Last month, I wrote about my key research interest, art in the relationship between the Soviet Union and the West. What follows, is a quick glance at what kind of activities I have been engaged in regarding the topic. For about ten years, I have been searching through archives, especially in Moscow. Some of the political archives contain reports, decisions and correspondence of Soviet officials between different domestic actors as well as foreign actors. By contrast, the other archives I have been investigating have more cultural content, including materials produced by artists and artistic organisations, and detailing their foreign activities and attempts to interact with their colleagues.
My interests have focused both on the official level, including cultural diplomacy and the use of culture as part of Soviet foreign politics, and on the lower levels of organization. When we look at the interaction of individual artists and artistic organisations, foreign politics play a much smaller role compared to the more official level. The emphasis is more on the transnational networks, the making of art, and attempts to overcome political and ideological divisions in doing so. At the same time, the borderlines of these different layers are far from clear.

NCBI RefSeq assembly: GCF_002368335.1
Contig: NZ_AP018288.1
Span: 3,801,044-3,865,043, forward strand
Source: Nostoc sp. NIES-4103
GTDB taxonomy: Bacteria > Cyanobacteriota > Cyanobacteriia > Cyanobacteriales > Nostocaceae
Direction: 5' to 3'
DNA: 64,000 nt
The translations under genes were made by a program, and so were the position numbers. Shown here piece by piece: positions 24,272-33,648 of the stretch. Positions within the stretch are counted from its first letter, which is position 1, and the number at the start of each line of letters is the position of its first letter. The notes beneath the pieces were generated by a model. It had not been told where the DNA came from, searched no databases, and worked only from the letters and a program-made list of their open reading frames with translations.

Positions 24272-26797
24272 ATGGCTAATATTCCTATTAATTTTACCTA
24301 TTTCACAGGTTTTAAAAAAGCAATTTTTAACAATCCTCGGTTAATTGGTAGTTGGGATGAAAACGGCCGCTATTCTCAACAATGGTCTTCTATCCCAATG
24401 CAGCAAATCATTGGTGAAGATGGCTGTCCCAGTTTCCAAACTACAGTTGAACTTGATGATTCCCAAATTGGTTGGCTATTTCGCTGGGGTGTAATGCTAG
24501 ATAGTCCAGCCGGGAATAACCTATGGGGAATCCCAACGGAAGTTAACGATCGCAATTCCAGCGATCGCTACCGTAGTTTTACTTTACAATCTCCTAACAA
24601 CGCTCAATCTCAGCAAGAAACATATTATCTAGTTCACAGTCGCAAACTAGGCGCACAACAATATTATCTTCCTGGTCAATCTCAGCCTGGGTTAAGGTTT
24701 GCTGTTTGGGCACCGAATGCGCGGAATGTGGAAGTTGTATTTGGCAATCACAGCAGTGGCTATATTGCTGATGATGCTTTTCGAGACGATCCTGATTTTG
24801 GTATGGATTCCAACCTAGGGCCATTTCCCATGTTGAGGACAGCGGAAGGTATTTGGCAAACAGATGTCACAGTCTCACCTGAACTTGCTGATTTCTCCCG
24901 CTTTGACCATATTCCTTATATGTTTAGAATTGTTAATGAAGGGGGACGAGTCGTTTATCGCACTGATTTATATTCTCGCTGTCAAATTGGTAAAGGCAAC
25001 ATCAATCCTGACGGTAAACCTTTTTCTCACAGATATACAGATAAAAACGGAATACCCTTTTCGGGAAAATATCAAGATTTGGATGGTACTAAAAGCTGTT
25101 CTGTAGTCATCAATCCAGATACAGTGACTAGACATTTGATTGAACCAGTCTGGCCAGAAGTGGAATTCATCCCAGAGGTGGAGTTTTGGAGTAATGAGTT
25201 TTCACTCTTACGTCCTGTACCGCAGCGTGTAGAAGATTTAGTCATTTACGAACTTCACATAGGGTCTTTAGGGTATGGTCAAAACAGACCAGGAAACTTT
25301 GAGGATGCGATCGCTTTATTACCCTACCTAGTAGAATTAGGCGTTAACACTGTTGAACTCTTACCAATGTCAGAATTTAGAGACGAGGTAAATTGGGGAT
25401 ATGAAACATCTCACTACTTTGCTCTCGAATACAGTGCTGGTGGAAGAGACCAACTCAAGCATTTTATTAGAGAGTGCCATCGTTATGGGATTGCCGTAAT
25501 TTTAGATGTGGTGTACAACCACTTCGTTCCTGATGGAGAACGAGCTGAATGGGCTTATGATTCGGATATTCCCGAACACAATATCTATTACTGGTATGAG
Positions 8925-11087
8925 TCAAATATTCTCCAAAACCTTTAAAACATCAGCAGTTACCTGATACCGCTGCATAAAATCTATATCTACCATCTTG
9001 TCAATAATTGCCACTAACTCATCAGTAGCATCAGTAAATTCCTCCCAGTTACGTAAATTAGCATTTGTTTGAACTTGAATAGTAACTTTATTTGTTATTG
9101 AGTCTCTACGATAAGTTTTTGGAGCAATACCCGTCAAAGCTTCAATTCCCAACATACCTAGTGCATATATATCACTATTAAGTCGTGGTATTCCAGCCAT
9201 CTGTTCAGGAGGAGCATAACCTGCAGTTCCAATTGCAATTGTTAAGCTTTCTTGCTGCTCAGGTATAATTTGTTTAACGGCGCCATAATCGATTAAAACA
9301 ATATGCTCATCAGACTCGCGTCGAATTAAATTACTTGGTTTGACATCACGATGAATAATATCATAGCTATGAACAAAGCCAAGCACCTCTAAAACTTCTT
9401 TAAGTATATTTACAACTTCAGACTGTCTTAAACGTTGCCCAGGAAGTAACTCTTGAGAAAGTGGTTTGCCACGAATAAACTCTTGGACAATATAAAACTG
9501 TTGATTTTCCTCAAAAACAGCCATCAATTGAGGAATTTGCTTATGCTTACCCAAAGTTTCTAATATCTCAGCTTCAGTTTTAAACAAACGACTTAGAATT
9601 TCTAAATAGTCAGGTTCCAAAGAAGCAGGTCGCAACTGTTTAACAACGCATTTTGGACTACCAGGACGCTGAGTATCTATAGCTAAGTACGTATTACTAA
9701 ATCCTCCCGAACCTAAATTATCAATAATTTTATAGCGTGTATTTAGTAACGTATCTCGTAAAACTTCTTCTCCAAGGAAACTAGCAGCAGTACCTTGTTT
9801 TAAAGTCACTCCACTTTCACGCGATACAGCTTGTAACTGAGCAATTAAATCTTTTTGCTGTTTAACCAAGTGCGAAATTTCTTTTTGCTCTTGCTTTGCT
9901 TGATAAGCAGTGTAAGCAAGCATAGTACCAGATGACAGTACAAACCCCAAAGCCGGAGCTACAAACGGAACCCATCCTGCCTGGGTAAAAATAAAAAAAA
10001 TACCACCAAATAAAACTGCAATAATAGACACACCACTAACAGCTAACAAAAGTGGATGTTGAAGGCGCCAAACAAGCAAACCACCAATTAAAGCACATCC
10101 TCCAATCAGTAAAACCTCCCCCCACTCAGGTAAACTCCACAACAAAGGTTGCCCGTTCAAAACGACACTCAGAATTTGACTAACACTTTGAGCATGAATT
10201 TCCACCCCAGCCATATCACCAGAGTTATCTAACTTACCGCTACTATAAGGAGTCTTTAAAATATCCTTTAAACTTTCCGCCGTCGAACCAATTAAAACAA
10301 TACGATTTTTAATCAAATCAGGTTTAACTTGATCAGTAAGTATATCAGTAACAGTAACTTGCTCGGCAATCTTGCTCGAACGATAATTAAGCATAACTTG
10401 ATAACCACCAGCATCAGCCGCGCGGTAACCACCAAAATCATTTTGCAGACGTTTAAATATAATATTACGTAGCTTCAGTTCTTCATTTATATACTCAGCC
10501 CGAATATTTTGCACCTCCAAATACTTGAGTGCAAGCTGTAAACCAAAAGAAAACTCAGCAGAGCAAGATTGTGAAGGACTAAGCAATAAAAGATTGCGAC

Quite often, my research falls into what is called the study of the cultural Cold War. This concept is elusive; therefore, I found it important to participate in defining it in a volume called Entangled Histories of Cold War Europe I edited for Berghahn in 2015. After editing this volume, I wanted to focus more on Soviet cultural diplomacy, which resulted in Music, Art and Diplomacy (Routledge 2016). Finally, in Entangled East and West (2018), which I edited as part of the Rethinking the Cold War series by De Gruyter, I examined the concept of cultural diplomacy and especially how it can be supported through empirical research.
Today, my research on the topic continues. Through interviews with artists and administrators as well as by examining new archival material, I aim to gain a better understanding of how interactions with the West influenced Soviet art. Furthermore, issues that I feel require further research are the nature of the interaction of artists and how they experienced contacts with the West.
The author is Finnish Academy Research Fellow (2014-19), Docent of Russian History, and Senior Researcher (on leave) in University of Jyväskylä, Finland.
My View of the West is a series of short posts by members of The West Network about their research or perspectives of ‘the West’.